Participant-drawn sociograms included 2 to 16 colleagues, with most participants identifying around 10. Networks primarily consisted of professional colleagues, but occasionally network members outside that professional social domain were named (e.g., a family member). Teachers who reported a primary work location distant from the main teaching site identified fewer colleagues in their professional networks and fewer bridging connections between these colleagues than participants working closer to the main teaching site.
We identified 4 ways social networks influenced faculty learning about teaching: (1) enabling and mobilizing knowledge acquisition, (2) contributing to professional identity formation around teaching, (3) providing opportunity for expression of vulnerability as a prerequisite for deeper sharing, and (4) augmenting and scaffolding learning from multiple knowledge sources. These are discussed in more detail below (all participant quotes are assigned anonymized initials).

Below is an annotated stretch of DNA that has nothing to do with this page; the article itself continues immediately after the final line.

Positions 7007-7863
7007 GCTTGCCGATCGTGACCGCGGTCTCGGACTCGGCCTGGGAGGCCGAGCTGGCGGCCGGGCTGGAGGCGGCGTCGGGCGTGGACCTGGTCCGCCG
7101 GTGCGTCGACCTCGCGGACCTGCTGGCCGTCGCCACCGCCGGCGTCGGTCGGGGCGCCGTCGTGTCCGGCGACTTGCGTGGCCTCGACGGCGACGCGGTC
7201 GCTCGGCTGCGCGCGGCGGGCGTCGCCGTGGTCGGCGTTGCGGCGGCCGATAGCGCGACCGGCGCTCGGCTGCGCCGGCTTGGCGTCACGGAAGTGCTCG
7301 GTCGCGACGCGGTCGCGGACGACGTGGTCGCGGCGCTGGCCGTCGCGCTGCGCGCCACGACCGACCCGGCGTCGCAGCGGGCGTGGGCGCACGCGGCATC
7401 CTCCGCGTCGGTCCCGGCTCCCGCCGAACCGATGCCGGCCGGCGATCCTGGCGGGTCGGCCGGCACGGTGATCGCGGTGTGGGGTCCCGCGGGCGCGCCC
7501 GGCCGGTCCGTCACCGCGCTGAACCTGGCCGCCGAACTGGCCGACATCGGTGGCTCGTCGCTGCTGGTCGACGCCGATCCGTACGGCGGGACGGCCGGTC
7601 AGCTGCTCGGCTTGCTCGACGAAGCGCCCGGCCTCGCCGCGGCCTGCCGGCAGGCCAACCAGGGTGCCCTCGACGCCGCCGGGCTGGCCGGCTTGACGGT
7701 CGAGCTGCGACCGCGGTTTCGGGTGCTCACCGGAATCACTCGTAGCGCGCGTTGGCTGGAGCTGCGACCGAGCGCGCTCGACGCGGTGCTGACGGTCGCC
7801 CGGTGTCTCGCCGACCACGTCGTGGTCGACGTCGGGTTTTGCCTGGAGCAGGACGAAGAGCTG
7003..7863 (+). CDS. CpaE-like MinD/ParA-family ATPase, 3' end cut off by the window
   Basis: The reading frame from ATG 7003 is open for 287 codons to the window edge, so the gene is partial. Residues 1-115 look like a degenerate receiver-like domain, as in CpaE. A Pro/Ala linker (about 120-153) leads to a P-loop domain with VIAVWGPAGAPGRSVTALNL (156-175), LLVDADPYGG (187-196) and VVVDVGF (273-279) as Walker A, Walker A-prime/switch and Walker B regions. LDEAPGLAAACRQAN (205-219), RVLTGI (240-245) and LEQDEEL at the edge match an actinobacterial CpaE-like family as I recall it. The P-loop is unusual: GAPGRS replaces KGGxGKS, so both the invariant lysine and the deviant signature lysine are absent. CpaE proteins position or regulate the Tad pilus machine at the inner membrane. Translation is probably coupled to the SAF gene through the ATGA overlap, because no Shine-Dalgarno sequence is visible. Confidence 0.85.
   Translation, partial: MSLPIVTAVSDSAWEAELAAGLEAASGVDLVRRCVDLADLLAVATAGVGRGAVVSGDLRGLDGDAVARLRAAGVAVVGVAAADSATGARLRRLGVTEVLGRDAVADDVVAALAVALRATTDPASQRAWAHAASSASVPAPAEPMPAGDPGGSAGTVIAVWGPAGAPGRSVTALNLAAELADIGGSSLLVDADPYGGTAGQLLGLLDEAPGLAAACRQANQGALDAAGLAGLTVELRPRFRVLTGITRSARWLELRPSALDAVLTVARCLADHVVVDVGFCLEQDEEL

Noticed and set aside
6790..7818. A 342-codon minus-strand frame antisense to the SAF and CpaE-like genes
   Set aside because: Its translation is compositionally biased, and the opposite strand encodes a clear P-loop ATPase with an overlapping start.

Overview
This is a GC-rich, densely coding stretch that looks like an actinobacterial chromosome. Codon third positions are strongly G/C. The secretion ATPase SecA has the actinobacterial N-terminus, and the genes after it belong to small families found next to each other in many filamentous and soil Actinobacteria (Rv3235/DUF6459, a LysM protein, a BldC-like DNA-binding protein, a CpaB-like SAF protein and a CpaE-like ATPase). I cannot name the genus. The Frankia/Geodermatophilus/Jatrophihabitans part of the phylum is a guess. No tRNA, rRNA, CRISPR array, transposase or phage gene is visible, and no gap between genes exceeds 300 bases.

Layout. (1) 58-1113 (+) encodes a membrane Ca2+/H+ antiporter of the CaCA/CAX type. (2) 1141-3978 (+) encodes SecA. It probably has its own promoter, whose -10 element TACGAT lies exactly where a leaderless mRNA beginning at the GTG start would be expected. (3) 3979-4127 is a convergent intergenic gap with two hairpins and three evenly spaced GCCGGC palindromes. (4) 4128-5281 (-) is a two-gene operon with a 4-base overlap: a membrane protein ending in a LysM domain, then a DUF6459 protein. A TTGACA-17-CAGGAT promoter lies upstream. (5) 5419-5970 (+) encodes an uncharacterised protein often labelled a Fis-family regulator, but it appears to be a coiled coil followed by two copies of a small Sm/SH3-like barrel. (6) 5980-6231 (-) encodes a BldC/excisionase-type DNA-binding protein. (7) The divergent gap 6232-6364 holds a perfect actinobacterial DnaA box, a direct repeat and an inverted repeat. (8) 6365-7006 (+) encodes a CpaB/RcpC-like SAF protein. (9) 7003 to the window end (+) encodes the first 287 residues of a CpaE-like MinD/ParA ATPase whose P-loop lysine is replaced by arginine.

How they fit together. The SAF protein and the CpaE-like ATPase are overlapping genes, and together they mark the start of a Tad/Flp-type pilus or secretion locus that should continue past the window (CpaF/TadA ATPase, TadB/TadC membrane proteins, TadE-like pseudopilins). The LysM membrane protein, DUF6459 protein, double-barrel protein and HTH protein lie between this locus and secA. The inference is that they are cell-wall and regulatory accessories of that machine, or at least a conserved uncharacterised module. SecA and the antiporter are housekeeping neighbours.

Enabling and mobilizing knowledge acquisition
Participants described colleagues influencing their decisions to attend faculty development sessions, their learning within these sessions, and their application of learning afterward. One participant with multiple close and bridging ties within her network indicated that interactions with familiar colleagues exerted a powerful influence on her decision to attend faculty development sessions:
And so I would say, like, the shared agreement not to attend is as important as the shared agreement to attend. I think there’s a lot of, like, oh, I don’t really want to go to this [But] if the other 2 had said, like, well, we’re going to go, I’d be, like, well, fine. I’ll go. (CH)